Back to the Future: Movie Theaters Turn to Classics During Pandemic

As brick-and-mortar begin to slowly open up during the pandemic, many theaters are turning to classic film like “Star Wars” and “Ghostbusters.”

James Dohnert

July 15, 2020

4 Min Read
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Cities around the globe have slowly allowed more brick-and-mortar businesses to re-open in the face of the COVID-19 pandemic. These re-openings in the U.S. are being done on a state and county level, which has led to phased openings of mass retailers and entertainment venues.

Some regions have rolled back recent guidelines and closed down locations such as theaters and malls once again, others have pushed forward in the face of the consumer fears and the global uncertainty that have surfaced due to COVID-19. 

These stores and venues have re-opened with more stringent cleaning and social distancing measures, including reduced capacity, facemask requirements and streamlined purchasing options. A sector finding particular re-opening challenges includes the movie theater industry. Large-scale chain theaters such as Cinemark have already opened their doors once more. Other chains like AMC have also announced plans to welcome back patrons later this month.

New Challenges for Movie Theaters

Movie Theater chains are opening with no new releases to entice consumers who might be willing to take on the potential risks during the pandemic. Movies including “Mulan,” “Wonder Woman 1984” and “Bill & Ted Face the Music,” have all been pushed back in hopes that they can launch when things open up with more certainty. Other films such as the “Matrix 4” have been delayed as production had to be halted due to the pandemic.

For movie studios, the changes have caused a pile-up of films that are being reshuffled. This has caused schedules that were made years in advance to bubble with much uncertainty. The lack of new releases has also led theaters to dig back into the vaults for movies to showcase.

“Star Wars: Empire Strikes Back” on Top of the Box Office Again

The new strategy has caused weekend box office results to look like something found on the Wayback Machine. For example, Deadline recently reported that last week’s top movie was “Star Wars: The Empire Strikes Back.” The 1980 sci-fi hit earned $611,000 over three days. The “Star Wars” sequel made its haul in a much smaller marketplace where only about 1,500 theaters are open across the U.S. – most are also reducing theater capacity and daily showtimes to accommodate state-mandated guidelines.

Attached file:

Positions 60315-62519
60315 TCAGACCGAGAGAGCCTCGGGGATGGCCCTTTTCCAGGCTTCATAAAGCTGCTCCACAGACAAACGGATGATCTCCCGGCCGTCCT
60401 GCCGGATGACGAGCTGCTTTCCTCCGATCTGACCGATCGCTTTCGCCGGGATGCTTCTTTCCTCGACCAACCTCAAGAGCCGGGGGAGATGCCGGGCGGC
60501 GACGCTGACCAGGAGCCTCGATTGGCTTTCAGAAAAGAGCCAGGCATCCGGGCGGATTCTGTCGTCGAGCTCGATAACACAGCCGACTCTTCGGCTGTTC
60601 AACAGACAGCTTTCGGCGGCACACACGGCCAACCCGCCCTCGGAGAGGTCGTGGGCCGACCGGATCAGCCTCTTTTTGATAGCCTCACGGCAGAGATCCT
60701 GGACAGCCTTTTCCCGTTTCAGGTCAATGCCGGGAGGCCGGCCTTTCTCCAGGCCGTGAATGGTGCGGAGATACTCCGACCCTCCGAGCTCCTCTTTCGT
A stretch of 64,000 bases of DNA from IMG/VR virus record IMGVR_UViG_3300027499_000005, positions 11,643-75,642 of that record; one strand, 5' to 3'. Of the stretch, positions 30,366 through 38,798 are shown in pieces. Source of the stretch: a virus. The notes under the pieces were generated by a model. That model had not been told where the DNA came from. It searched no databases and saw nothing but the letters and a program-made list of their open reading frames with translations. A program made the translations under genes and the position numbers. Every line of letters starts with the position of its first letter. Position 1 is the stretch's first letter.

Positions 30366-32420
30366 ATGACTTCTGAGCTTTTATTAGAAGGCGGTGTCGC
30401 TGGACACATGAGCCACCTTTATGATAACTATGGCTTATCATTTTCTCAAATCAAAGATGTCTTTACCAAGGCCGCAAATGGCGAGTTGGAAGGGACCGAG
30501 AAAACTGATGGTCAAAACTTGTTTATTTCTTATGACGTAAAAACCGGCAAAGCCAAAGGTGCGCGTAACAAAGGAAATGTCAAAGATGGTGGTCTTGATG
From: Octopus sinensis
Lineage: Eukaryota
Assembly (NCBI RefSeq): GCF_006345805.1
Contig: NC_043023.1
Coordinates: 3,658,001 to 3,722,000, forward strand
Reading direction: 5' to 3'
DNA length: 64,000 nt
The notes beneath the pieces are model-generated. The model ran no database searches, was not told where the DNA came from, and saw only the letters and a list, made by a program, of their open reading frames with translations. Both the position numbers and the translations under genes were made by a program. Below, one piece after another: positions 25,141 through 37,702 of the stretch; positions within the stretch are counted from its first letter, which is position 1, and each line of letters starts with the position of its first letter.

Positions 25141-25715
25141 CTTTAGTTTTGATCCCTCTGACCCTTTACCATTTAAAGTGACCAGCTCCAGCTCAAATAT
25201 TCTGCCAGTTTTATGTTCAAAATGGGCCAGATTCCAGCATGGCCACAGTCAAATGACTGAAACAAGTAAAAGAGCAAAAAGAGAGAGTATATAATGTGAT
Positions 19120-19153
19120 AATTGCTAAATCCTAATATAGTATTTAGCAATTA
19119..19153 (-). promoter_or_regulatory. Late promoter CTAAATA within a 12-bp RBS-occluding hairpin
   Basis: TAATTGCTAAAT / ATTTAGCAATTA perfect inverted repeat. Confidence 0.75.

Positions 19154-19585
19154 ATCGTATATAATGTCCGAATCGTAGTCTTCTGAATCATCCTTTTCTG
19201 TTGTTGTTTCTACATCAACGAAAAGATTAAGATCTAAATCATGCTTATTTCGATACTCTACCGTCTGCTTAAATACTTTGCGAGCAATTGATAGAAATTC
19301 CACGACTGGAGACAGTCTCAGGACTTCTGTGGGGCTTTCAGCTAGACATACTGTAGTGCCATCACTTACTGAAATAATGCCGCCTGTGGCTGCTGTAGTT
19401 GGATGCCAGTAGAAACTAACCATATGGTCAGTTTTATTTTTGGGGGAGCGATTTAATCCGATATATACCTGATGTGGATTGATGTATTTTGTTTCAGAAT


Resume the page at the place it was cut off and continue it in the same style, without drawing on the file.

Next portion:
Over these last many months, other throwback box office winners include “Ghostbusters” and “Jurassic Park.” They are joined by one of the final new releases to debut before the shutdown, “Trolls World Tour,” which finds itself doing reliable business on premium video-on-demand to supplement theatrical losses. As of April, the Universal Studios picture had achieved the status of the biggest debut for a digital release ever.

Pulling Up to the Drive-In Theater

For consumers more adverse to in-theater showings, the drive-in theater community has seen renewed interest due to the pandemic. Being able to enjoy the film from the comfort of your car has offered moviegoers a middle ground between a theater and their couch. While only 305 drive-ins exist in the U.S. (according to the United Drive-In Theaters Association), the model has proved popular enough to bring new players into the market. Walmart recently teamed with Tribeca to launch drive-ins in the parking lots of 160 stores around the country. The Wally World drive-ins will run until October and host over 320 showings in total. 

Uncertainty at the Box Office is Here to Stay 

As theaters cope with a shortage of new releases, consumers worried about getting sick, and the real possibility of another shutdown, theaters are in for a challenging 2020 even as things began to open back up slowly. Novel thinking and plays on nostalgia will be essential to stop as much bleeding as possible, but with so much uncertainty, many in the film industry are still in a wait-and-see approach. As we continue to make adjustments to COVID-19 as a society, it still may be a while before most of us are back at the movies.

However, the movie theater is a core pillar of cinema on the whole. Film critics such as Variety’s Owen Gleiberman and The New Yorker’s Richard Brody have highlighted their love for the theater in op-eds since the shutdown. Many consumers have also lamented it in more personal ways. So while it may be a while, their remains optimism that the moviegoing experience will live as the COVID-19 virus dissipates.

About the Author(s)

James Dohnert

Former Content Editor for License Global

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